Anyone traveling through this country of ours will be struck by the stark contrast between the haves and have-not’s. Squatter colonies sit alongside gleaming high rise condos. Street hawkers peddle their wares on Manila’s major arteries clogged up by expensive cars and SUVs.
It provides fodder for those who believe that the Philippines is an Asian backwater, stagnant and not creating enough opportunity or wealth to be shared equitably. The development question as most economists would pose it is how to reduce the level of poverty that exists in the country.
In actual fact, it is more complex than that. It is how to cope with the burgeoning middle class and the demands they are placing on our resources. I know it might sound silly to some. In the last six years of the Arroyo regime, a narrative had been worn out about how the poverty rate did not go down despite the nearly ten years of sustained growth. So “what burgeoning middle class?” might be the question on their lips.
Shouldn’t it be called a “dwindling” middle class as official statistics point to a meager decline in the poverty rate from 27.5 per cent in 2000 to 26.9 per cent in 2006 of the number of families living beneath the poverty line, a measly 0.6 percentage point reduction? The sad thing is that due to population growth, the number of families deemed poor increased by over half a million from 4.1 to 4.7 million.
This is where the old rhetorical line about the rich getting richer and the poor getting poorer often enters the conversation. But what often gets overlooked by the commentators and pundits is the fact that while population growth drives up the number of poor families, it also drives up the number of households belonging to the middle class as well.
Using reported statistics of the government, the total number of households in the Philippines grew from 15 to 17.3 million or an increase of 2.3 million households. The growth of the number of poor households was 530 thousand which implies that the number of middle class households grew by 1.8 million!
If we assume an average of six individuals per poor household and five for middle income ones (since the poor tend to have larger families), it means that out of the 12 million people added to the population between 2000 and 2007, 3.2 million were poor while 8.9 million were middle income. That is roughly equivalent to two cities the size of Singapore or the whole of Manhattan being added to the middle class in our country during this time.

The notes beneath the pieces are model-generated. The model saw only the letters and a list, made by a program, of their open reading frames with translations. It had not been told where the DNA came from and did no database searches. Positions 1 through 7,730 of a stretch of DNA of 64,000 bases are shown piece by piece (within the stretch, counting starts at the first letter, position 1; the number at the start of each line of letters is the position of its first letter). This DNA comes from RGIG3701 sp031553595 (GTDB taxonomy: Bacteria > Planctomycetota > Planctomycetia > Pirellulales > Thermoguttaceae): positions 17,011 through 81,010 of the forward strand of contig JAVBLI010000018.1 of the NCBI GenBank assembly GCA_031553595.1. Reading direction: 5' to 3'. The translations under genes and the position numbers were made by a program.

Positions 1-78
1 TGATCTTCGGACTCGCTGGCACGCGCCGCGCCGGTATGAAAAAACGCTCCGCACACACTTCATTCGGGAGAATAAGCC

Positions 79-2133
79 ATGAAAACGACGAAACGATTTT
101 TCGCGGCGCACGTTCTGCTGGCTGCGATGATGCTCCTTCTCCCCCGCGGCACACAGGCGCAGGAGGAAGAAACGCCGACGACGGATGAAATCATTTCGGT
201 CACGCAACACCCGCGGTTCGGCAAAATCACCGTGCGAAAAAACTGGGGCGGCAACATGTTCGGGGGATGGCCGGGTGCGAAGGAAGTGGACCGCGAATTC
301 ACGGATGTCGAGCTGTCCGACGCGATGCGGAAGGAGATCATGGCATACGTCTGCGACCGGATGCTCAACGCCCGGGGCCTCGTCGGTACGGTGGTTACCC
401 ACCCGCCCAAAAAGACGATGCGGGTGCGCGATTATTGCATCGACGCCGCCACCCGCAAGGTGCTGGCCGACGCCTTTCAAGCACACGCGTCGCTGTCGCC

Although not as dramatic as developments in Vietnam or China where new cities are literally rising out of rice paddies, this growth is quite remarkable nonetheless. It helps us understand why congestion in our cities has worsened and why generating enough power and water is becoming a challenge for us and why the government struggles to keep up with the demand for schools, hospitals and roads. It is in other words a classic case of emerging markets.
It explains why hot money is being poured into our stock market which has doubled in value already from a few years ago. Investors are fleeing the mature and ageing markets of the West in search of bright spots in which demographics is working in their favor. The challenge therefore is how to manage this growth given the demands it puts on our natural resources.
With the effects of typhoon Ondoy still ringing in our collective memories, we need to think of managing the urban sprawl and the transportation system of our urban centers. The restoration of once pristine places like Baguio and Tagaytay need attention.
Many development theorists believe that Third World countries must sacrifice ecological sustainability in their quest towards lifting millions out of poverty. The idealistic Jeffrey Sachs wants to end poverty in our lifetime. I look at the United States which has a child poverty rate of 20 per cent, not far removed from ours.
There is no doubt that programs that help alleviate poverty such as the conditional cash transfers program need to be promoted. But in our march towards development, we also need to pay close attention to how we are affecting our natural habitat. The challenge of the rising middle class is the biggest one facing this nation in 2011 and beyond.